about the meeting. He had a long list of questions about reports that had been made over the past four years and every time he asked a question, the "expert" would go tearing out of the room to try to find the file that had the answer. I remember that day people spent a lot of time ripping open bundles of files and pawing through them like a bunch of gophers. Many times, "I'm sorry, that's classified," got ATIC out of a tight spot.
Ginna, I can assure you, was not at all impressed by the "efficiently operating UFO project." People weren't buying the hoax, hallucination, and misidentification stories quite as readily as the Air Force believed.
Where it started or who started it I don't know, but about two months after the visit from Life's representative the official interest in UFO's began to pick up. Lieutenant Jerry Cummings, who had recently been recalled to active duty, took over the project.
Lieutenant Cummings is the type of person who when given a job to do does it. In a few weeks the operation of the UFO project had improved considerably. But the project was still operating under political, economic, and manpower difficulties. Cummings' desk was right across from mine, so I began to get a UFO indoctrination via bull sessions. Whenever Jerry found a good report in the pile--and all he had to start with was a pile of papers and files--he'd toss it over for me to read.
Some of the reports were unimpressive, I remember. But a few were just the opposite. Two that I remember Jerry's showing me made me wonder how the UFO's could be sloughed off so lightly. The two reports involved movies taken by Air Force technicians at White Sands Proving Ground in New Mexico.
The guided missile test range at White Sands is fully instrumented to track high, fast-moving objects--the guided missiles. Located over an area of many square miles there are camera stations equipped with cinetheodolite cameras and linked together by a telephone system.
On April 27, 1950, a guided missile had been fired, and as it roared up into the stratosphere and fell back to earth, the camera crews had recorded its flight. All the crews had started to unload their cameras when one of them spotted an object streaking across the sky. By April 1950 every person at White Sands was UFO-conscious, so one member of the camera crew grabbed a telephone headset, alerted the other crews, and told them to get pictures. Unfortunately only one camera had film in it, the rest had already been unloaded, and before they could reload, the UFO was gone. The photos from the one station showed only a smudgy dark object. About all the film proved was that something was in the air and whatever it was, it was moving.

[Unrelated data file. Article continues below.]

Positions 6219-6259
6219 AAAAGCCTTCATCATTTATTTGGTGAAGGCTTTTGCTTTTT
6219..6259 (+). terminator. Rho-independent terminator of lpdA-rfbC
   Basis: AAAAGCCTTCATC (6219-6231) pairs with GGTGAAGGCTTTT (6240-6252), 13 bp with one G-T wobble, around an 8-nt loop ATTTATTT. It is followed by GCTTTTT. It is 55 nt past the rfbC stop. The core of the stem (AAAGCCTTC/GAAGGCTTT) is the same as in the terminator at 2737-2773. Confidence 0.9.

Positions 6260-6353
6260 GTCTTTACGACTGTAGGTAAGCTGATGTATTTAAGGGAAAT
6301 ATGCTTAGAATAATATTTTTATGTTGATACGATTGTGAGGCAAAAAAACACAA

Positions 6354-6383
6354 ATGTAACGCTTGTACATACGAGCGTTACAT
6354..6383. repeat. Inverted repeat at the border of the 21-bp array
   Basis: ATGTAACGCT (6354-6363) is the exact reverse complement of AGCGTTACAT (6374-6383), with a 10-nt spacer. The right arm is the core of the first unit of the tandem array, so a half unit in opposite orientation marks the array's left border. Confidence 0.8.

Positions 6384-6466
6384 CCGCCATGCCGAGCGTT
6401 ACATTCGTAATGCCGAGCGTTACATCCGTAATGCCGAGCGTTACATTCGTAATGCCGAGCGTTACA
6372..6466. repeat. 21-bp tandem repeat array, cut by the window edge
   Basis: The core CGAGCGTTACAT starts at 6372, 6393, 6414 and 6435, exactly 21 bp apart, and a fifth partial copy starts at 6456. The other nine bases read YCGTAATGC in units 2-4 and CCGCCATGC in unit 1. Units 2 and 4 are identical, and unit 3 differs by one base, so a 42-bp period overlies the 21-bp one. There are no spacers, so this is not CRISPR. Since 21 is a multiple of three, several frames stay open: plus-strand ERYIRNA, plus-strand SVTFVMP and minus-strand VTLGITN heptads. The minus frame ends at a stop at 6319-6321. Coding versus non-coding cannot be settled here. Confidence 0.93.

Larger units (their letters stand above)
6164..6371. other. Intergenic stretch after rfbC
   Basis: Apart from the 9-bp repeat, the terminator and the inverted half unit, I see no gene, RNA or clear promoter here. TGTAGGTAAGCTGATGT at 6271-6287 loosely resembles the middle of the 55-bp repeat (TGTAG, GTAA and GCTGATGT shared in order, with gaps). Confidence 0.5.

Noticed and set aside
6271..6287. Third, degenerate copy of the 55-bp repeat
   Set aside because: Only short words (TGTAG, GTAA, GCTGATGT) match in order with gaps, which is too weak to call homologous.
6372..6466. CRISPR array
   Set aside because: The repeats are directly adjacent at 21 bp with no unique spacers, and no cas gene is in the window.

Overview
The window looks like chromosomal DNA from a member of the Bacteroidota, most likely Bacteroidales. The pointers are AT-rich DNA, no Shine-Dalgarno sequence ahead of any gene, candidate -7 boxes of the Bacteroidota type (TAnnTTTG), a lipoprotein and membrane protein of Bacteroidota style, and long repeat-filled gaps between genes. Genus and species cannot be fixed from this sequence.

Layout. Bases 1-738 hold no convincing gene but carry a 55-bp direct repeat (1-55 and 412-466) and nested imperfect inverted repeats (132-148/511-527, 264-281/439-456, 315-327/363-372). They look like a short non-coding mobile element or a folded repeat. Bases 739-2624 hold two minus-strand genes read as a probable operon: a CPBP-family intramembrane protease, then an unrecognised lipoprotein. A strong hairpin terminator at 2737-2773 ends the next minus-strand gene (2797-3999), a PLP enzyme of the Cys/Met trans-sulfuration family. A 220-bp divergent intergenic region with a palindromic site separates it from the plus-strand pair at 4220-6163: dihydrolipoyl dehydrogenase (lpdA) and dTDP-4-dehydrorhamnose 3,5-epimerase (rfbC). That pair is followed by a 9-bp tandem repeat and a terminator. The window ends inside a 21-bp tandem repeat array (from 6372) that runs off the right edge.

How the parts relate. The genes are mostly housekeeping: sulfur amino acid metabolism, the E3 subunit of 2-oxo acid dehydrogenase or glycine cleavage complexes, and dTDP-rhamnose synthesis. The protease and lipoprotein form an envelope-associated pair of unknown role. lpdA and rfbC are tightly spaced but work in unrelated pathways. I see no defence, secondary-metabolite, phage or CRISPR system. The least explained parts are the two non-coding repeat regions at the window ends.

Alerted by this first chance to get a UFO to "run a measured course," the camera crews agreed to keep a sharper lookout. They also got the official O.K. to "shoot" a UFO if one appeared.
Almost exactly a month later another UFO did appear, or at least at the time the camera crews thought that it was a UFO. This time the crews were ready--when the call went out over the telephone net that a UFO had been spotted, all of the crews scanned the sky. Two of the crews saw it and shot several feet of film as the shiny, bright object streaked across the sky.
As soon as the missile tests were completed, the camera crews rushed their film to the processing lab and then took it to the Data Reduction Group. But once again the UFO had eluded man because there were apparently two or more UFO's in the sky and each camera station had photographed a separate one. The data were no good for triangulation.
The records at ATIC didn't contain the analysis of these films but they did mention the Data Reduction Group at White Sands. So when I later took over the UFO investigation I made several calls in an effort to run down the actual film and the analysis. The files at White Sands, like all files, evidently weren't very good, because the original reports were gone. I did contact a major who was very co- operative and offered to try to find the people who had worked on the analysis of the film. His report, after talking to two men who had done the analysis, was what I'd expected--nothing concrete except that the UFO's were unknowns. He did say that by putting a correction factor in the data gathered by the two cameras they were able to arrive at a rough estimate of speed, altitude, and size. The UFO was "higher than 40,000 feet, traveling over 2,000 miles per hour, and it was over 300 feet in diameter." He cautioned me, however, that these figures were only estimates, based on the possibly erroneous correction factor; therefore they weren't proof of anything--except that something was in the air.
The people at White Sands continued to be on the alert for UFO's while the camera stations were in operation because they realized that if the flight path of a UFO could be accurately plotted and timed it could be positively identified. But no more UFO's showed up.
One day Lieutenant Cummings came over to my desk and dropped a stack of reports in front of me. "All radar reports," he said, "and I'm getting more and more of them every day."
Radar reports, I knew, had always been a controversial point in UFO history, and if more and more radar reports were coming in, there was no doubt that an already controversial issue was going to be compounded.